Washington State Department Of Corrections Contractor Admits She Falsely Accused Inmate Of Rape To Cover Up Her Own Sexual Misconduct


A Washington woman contracted by the state Department of Corrections admitted Monday that she falsely accused an inmate of rape to cover up her attempts to pressure the man into having sex with her.

The Kitsap Sun reported that 32-year-old Taressa Jolene Browning worked for Progress House, a company contracted by the state to operate the Peninsula Work Release facility. Browning worked as a facility monitor, monitoring inmates that had been released from prison and driving them to and from work.In that role, she met an inmate – who has not been named – and, according to prosecutors, began pressuring the man into having sex with her. The man reportedly did not want to have sex with Browning and feared she could send him back to prison if he didn’t submit. It was not the victim who reported Browning, but a different inmate, the Sun reported.

“He didn’t snitch, he isn’t a snitch,” Deputy Prosecutor Ben Turner told Judge Michelle Adams of the victim. “It was a different inmate who thwarted this.”

Detectives confronted Browning with the allegations. Initially, she said she did not have sex with the inmate, but when detectives said they would search her vehicle, she accused the inmate of raping her.Turner said the false accusation caused harm to the innocent inmate, who “suffered repercussions at the hands of fellow inmates,” the Sun reported.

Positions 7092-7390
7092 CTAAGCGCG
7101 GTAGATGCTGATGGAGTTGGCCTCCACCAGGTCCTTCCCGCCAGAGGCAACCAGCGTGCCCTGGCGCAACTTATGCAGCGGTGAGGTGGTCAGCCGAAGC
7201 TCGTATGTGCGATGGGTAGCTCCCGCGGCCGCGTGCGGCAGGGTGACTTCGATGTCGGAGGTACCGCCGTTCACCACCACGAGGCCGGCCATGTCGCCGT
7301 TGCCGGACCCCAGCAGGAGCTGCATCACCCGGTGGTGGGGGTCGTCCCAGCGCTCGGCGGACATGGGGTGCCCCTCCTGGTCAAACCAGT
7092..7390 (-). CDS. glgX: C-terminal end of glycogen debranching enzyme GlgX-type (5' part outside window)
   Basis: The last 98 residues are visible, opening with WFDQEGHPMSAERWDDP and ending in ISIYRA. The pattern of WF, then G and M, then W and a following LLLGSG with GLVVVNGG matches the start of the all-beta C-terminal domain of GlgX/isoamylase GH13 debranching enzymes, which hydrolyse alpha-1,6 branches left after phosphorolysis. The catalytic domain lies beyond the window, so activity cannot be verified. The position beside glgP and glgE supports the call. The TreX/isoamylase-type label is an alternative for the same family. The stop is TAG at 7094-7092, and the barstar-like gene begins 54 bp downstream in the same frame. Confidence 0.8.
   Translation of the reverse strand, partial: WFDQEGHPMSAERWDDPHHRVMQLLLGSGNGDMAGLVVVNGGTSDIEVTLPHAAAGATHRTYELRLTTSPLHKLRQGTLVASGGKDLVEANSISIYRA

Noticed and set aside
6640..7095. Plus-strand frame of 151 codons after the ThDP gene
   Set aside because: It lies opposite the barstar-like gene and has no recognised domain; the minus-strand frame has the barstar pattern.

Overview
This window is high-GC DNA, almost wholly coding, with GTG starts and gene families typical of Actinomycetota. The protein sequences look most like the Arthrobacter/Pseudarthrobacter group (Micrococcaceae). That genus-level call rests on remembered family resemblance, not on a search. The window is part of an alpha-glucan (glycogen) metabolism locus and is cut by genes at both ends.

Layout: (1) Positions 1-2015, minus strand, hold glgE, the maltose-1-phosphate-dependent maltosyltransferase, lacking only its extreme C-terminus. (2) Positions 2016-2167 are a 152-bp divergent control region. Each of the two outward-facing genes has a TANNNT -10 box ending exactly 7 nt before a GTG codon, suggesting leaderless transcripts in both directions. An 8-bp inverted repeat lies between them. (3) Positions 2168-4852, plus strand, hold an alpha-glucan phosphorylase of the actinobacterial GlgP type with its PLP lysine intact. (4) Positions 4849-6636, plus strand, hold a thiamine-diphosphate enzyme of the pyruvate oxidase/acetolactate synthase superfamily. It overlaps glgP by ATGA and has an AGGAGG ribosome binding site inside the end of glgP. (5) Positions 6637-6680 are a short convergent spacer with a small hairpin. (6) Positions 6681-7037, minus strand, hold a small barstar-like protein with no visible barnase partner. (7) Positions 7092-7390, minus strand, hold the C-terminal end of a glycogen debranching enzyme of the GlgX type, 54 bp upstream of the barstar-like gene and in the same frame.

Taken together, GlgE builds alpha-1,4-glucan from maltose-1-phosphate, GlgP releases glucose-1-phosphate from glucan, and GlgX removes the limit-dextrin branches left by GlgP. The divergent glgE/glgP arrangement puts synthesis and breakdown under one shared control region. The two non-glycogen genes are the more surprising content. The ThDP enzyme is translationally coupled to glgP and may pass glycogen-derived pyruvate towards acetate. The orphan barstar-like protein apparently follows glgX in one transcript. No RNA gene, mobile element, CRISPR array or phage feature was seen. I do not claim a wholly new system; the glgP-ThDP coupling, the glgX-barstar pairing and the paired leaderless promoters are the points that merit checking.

“Turner told Judge Adams that one of his motivations to settle the case with a full admission of guilt rather than wait for a trial — which could take a year or more as a result of a backlog from the pandemic — was because of the danger the man would face while in custody because of Browning’s false rape allegation,” the outlet reported.

Turner went on to say that the “whole time the victim would be in jeopardy because of the allegation that he committed a sexual assault.”

Browning last month pleaded “guilty to first-degree custodial sexual misconduct, second-degree extortion, malicious prosecution and attempted first-degree sexual misconduct,” the Sun reported.

In response to the plea agreement, Browning offered a tearful apology to her victim, saying she knew she caused the man additional harm.

“He is the victim and I am sorry,” she said, according to the Sun. “He should have been able to trust me.”

Browning was asked by a state Department of Corrections interviewer whether she had been trained on the 2003 federal law that prohibited employees and contractors from having sex with inmates. Browning said she was given paperwork about the law and “basically told not to have sex with inmates,” but that she “hadn’t been able to really read it all” because she had a 5th grade reading aptitude.

For her false accusation that caused harm to an innocent person, Browning was sentenced to 180 days in jail, including time already served. She faced a maximum penalty of 17 months.

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